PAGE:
Salmon aquafeed slowly changing to alternative ingredients
Tuesday, April 19, 2022
Producers of Norwegian salmon feed have begun to use alternative ingredients, according to a Nofima report on raw materials for salmon and trout feeds in 2020. The report shows that the composition of feed for Norwegian farmed salmon is approximately the same as in the previous 2016 report but new ingredients, such as insect meal, single-cell protein, fermented products and microalgae, are now being used.
Turid Synnøve Aas, researcher in feed and nutrition at Nofima and main author of the report, said that “the report provides a basis for decision-makers on how we can use the resources and manage them in the best possible way.”
In 2020, new feed ingredients, such as insect meal, single-cell protein, fermented products and microalgae, accounted for a small proportion, only 0.4% of the total volume of salmon feed, or 8,000 tonnes in total. A total of 1.98 million tonnes of ingredients were used and 1.47 million tonnes of salmon and 0.9 million tonnes of rainbow trout were produced.
The Norwegian government has set a goal to increase salmon feed produced from Norwegian resources and that all feed should be from sustainable sources. “Feed is the largest source of greenhouse gas emissions in the aquaculture industry. It is therefore crucial that more manufacturers use new, sustainable raw materials. In the next few years, we must see a sharp increase in the use of sustainable raw materials produced in Norway. This can lay the foundation for a new industrial adventure along the coast,” said the Minister of Fisheries and Marine Affairs, Bjørnar Skjæran.
Eight percent of the ingredients for fish feed in 2020 were produced in Norway and 92% were imported. Norway only supplied fish oils and fishmeal to the feed and new ingredients, such as insect meal and single-cell protein, were not produced in Norway as of 2020.
“The government has a goal that all feed for aquaculture will come from sustainable sources by 2030, and we will thus create a new industry in Norway. If we are to succeed in finding the best and most effective solutions, industry, research and politics must work together,” said Skjæran.
Nofima's report does not assess whether the ingredients are sustainable, but researchers have examined certifications. The majority of marine raw materials are certified under various schemes, and all soy protein concentrate was certified as not genetically modified. Researchers have also documented the country or area of origin for almost all the ingredients. The report shows that just over 10% of these ingredients came from Russia in 2020.
Norway has a production of rainbow trout that corresponds to 6% of the salmon production. The utilization of resources in the production of trout has been reported for the first time. The report shows that there are some minor differences in the utilization between the two species, but they are almost equal.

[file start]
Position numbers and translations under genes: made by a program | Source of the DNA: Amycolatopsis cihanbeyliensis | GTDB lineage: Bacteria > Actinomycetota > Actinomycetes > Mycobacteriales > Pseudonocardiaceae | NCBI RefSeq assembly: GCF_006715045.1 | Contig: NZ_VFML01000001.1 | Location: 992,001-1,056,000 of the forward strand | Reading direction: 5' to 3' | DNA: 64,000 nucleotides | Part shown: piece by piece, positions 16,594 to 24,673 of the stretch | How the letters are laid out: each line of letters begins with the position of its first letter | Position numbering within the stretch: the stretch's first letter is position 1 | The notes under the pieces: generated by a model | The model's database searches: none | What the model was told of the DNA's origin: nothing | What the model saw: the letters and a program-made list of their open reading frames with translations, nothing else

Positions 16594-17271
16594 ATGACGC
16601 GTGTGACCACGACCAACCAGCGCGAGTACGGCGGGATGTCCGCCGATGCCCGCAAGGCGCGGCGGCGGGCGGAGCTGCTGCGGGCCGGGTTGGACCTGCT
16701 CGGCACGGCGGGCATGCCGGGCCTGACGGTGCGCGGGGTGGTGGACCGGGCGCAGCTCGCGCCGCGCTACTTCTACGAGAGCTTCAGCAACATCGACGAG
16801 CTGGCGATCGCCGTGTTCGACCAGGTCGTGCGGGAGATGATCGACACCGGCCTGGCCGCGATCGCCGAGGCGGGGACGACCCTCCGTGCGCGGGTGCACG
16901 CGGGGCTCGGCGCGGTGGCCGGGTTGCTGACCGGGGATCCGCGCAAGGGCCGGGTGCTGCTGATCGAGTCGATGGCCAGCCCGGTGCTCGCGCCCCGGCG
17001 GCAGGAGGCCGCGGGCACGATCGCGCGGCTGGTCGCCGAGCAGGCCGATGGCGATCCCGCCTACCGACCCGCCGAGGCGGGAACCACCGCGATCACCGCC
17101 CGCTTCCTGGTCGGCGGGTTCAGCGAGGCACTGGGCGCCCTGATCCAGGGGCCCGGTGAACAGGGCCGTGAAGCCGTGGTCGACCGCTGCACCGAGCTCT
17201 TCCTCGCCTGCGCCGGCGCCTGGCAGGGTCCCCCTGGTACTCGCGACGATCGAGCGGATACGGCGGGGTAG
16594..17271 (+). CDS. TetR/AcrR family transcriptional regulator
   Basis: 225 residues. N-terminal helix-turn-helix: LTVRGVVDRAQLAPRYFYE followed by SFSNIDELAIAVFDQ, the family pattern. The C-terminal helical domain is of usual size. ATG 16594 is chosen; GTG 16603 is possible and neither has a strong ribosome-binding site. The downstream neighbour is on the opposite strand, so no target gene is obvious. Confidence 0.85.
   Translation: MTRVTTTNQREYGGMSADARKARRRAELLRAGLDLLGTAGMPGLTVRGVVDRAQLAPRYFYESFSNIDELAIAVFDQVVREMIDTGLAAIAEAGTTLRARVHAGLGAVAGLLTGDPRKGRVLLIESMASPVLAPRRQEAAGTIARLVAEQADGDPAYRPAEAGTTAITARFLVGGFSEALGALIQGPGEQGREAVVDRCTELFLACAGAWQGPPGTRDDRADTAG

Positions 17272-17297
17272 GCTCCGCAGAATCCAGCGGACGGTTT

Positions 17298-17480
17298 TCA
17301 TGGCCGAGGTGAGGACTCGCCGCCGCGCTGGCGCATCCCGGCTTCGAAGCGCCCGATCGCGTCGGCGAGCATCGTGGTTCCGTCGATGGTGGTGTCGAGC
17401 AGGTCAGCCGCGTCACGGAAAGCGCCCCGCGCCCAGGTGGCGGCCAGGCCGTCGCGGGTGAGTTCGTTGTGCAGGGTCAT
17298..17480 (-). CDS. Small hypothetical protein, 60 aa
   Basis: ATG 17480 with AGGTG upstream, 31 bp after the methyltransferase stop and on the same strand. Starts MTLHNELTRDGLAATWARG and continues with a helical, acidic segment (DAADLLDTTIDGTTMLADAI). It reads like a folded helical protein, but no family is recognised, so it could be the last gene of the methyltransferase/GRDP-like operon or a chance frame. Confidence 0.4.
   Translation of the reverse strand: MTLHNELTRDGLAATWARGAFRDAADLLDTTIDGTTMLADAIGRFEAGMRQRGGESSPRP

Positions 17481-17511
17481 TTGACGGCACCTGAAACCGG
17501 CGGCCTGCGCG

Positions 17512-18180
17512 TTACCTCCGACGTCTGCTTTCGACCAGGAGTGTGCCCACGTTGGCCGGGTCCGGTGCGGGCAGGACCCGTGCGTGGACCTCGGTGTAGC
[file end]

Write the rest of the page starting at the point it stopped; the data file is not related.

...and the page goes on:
Salmon feed in 2020 consisted of 12% fishmeal, 10% fish oil, 41% vegetable protein sources, 20% vegetable oils, 13% carbohydrate sources and 4% micro-ingredients. In addition, 0.4% of new ingredients, such as insect meal and microalgae, were used.
Bente Torstensen, former researcher in fish nutrition and now head of the aquaculture division at Nofima, thinks this is promising, despite the low number. “There is a huge volume of an ingredient needed to make up a large proportion of salmon feed. It’s very demanding, but it’s underway. We cheer on big and small producers who invest and dare to take a chance because it determines how much and how fast the salmon’s diet changes.”
The research has been funded by the Fisheries and Aquaculture Industry's research funding (FHF).
Facts about the survey
- The utilization of feed resources in Norwegian salmon farming has previously been reviewed for 2010, 2012, 2013 (complete data not available) and 2016. The report is an update for 2020. In addition, corresponding resource accounts for 2020 were calculated for rainbow trout.
- The project documents the utilization of feed resources in Norwegian salmon and trout farming for one year. Such updated documentation is important for the aquaculture industry, the general public and the authorities to be able to make good choices that provide responsible utilization of the resources. This knowledge is also important for the media, consumers and environmental organizations, and can be used in teaching and scientific publications.
- The volume of salmon and trout produced in 2020 was calculated from figures in publicly available data (Directorate of Fisheries and Statistics Norway). Data for the consumption of feed materials were provided by the four major Norwegian feed companies (BioMar AS, Cargill, Mowi Feed AS and Skretting AS).
- The research was carried out by Nofima and funded by the Fisheries and Aquaculture Industry's research funding (FHF).
Read the report (in Norwegian) at Nofima.no.
Photo caption: Senior scientists, Trine Ytrestøyl and Turid Synnøve Aas, at Nofima are among the authors of the report. Photo credits: Terje Aamodt ©Nofima.
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